"I ask because – "
"Chup ko. Shut up."
It wasn’t easy tolerating him talking this way to her, to bear his scorn, his ridicule, his insults, his walking past her like she was nothing but a house cat. But after four years of marriage, Mariam saw clearly how much a woman could tolerate when she was afraid. And Mariam was afraid. She lived in fear of his shifting moods, his volatile temperament, his insistence on steering even mundane exchanges down a confrontational path that, on occasion, he would resolve with punches, slaps, kicks, and sometimes try to make amends for with polluted apologies and sometimes not.
In the four years since the day at the bathhouse, there had been six more cycles of hopes raised then dashed, each loss, each collapse, each trip to the doctor more crushing for Mariam than the last. With each disappointment, Rasheed had grown more remote and resentful.
Now nothing she did pleased him. She cleaned the house, made sure he always had a supply of clean shirts, cooked him his favorite dishes. Once, disastrously, she even bought makeup and put it on for him. But when he came home, he took one look at her and winced with such distaste that she rushed to the bathroom and washed it all off, tears of shame mixing with soapy water, rouge, and mascara.
Now Mariam dreaded the sound of him coming home in the evening. The key rattling, the creak of the door – these were sounds that set her heart racing. From her bed, she listened to the click-clack of his heels, to the muffled shuffling of his feet after he’d shed his shoes. With her ears, she took inventory of his doings: chair legs dragged across the floor, the plaintive squeak of the cane seat when he sat, the clinking of spoon against plate, the flutter of newspaper pages flipped, the slurping of water. And as her heart pounded, her mind wondered what excuse he would use that night to pounce on her. There was always something, some minor thing that would infuriate him, because no matter what she did to please him, no matter how thoroughly she submitted to his wants and demands, it wasn’t enough. She could not give him his son back. In this most essential way, she had failed him – seven times she had failed him – and now she was nothing but a burden to him. She could see it in the way he looked at her, when he looked at her. She was a burden to him.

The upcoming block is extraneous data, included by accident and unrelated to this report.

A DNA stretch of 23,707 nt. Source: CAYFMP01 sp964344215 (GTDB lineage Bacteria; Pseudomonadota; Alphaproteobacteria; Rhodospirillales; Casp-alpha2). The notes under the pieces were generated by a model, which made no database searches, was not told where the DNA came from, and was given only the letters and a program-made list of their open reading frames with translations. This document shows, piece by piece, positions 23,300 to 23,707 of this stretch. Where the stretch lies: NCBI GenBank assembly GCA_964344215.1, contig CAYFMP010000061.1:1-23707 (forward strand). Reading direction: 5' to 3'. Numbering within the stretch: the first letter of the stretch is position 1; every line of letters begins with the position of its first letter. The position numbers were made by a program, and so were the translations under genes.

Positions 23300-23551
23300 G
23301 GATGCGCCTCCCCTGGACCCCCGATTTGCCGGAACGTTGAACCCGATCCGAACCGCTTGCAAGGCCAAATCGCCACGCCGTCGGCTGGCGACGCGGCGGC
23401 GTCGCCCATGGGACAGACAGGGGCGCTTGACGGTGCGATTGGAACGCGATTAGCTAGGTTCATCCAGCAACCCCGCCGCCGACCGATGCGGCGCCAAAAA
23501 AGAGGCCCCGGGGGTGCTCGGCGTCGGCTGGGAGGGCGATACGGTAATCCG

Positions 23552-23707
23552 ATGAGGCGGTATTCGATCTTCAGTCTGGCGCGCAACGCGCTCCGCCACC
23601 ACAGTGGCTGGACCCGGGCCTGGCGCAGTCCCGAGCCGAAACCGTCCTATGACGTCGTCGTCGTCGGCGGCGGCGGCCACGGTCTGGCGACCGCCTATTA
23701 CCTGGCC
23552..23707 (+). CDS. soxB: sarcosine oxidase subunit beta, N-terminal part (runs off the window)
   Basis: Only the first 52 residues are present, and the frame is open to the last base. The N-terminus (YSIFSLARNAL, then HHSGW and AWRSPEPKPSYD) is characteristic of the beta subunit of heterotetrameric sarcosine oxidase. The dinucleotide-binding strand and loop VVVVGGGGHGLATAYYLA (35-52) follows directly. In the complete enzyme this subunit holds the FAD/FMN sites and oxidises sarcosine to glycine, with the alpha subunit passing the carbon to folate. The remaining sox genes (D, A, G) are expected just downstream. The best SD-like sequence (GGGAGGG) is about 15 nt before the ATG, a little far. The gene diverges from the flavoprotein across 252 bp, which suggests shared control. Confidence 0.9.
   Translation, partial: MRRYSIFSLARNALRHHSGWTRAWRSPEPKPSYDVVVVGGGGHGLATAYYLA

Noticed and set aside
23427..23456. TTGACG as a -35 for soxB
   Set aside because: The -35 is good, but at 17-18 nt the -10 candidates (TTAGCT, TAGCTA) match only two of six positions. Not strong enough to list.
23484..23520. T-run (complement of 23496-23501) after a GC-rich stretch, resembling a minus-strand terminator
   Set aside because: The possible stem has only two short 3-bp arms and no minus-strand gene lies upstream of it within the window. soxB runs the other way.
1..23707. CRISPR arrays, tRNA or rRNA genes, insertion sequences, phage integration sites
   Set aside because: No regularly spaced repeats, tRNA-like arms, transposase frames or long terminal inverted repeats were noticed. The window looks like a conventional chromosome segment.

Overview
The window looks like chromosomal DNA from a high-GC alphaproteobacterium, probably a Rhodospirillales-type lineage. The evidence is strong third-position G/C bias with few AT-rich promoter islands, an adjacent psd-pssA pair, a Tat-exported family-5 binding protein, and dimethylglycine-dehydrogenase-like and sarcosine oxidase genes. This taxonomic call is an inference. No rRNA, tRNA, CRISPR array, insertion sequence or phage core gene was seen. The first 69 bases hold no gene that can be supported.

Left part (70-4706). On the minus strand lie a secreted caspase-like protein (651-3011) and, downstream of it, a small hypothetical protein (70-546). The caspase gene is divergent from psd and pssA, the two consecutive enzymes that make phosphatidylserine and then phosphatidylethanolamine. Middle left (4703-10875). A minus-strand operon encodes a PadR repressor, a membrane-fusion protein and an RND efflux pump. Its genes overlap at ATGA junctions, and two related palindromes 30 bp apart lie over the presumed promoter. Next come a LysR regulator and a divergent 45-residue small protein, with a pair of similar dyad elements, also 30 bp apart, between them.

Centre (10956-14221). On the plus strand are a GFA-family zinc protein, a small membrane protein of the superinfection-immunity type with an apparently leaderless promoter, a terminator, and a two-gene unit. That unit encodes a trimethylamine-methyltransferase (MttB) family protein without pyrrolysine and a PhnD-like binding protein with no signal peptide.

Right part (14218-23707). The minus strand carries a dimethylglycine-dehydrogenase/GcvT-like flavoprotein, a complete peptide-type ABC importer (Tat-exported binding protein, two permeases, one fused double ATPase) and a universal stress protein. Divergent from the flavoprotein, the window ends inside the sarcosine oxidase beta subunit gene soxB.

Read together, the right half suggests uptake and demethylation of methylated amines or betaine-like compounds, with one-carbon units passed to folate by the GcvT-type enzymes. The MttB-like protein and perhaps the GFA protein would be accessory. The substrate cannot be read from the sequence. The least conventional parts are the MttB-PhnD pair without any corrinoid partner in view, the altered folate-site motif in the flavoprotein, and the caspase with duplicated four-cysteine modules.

"What’s going to happen?" she asked him now.
Rasheed shot her a sidelong glance. He made a sound between a sigh and a groan, dropped his legs from the table, and turned off the radio. He took it upstairs to his room. He closed the door.
ON APRIL 27, Mariam’s question was answered with crackling sounds and intense, sudden roars. She ran barefoot down to the living room and found Rasheed already by the window, in his undershirt, his hair disheveled, palms pressed to the glass. Mariam made her way to the window next to him. Overhead, she could see military planes zooming past, heading north and east. Their deafening shrieks hurt her ears. In the distance, loud booms resonated and sudden plumes of smoke rose to the sky.
"What’s going on, Rasheed?" she said. "What is all this?"
"God knows," he muttered. He tried the radio and got only static.
"What do we do?"
Impatiently, Rasheed said, "We wait."
LATER IN THE DAY, Rasheed was still trying the radio as Mariam made rice with spinach sauce in the kitchen. Mariam remembered a time when she had enjoyed, even looked forward to, cooking for Rasheed. Now cooking was an exercise in heightened anxiety. The qurmas were always too salty or too bland for his taste. The rice was judged either too greasy or too dry, the bread declared too doughy or too crispy. Rasheed’s faultfinding left her stricken in the kitchen with self-doubt.
When she brought him his plate, the national anthem was playing on the radio.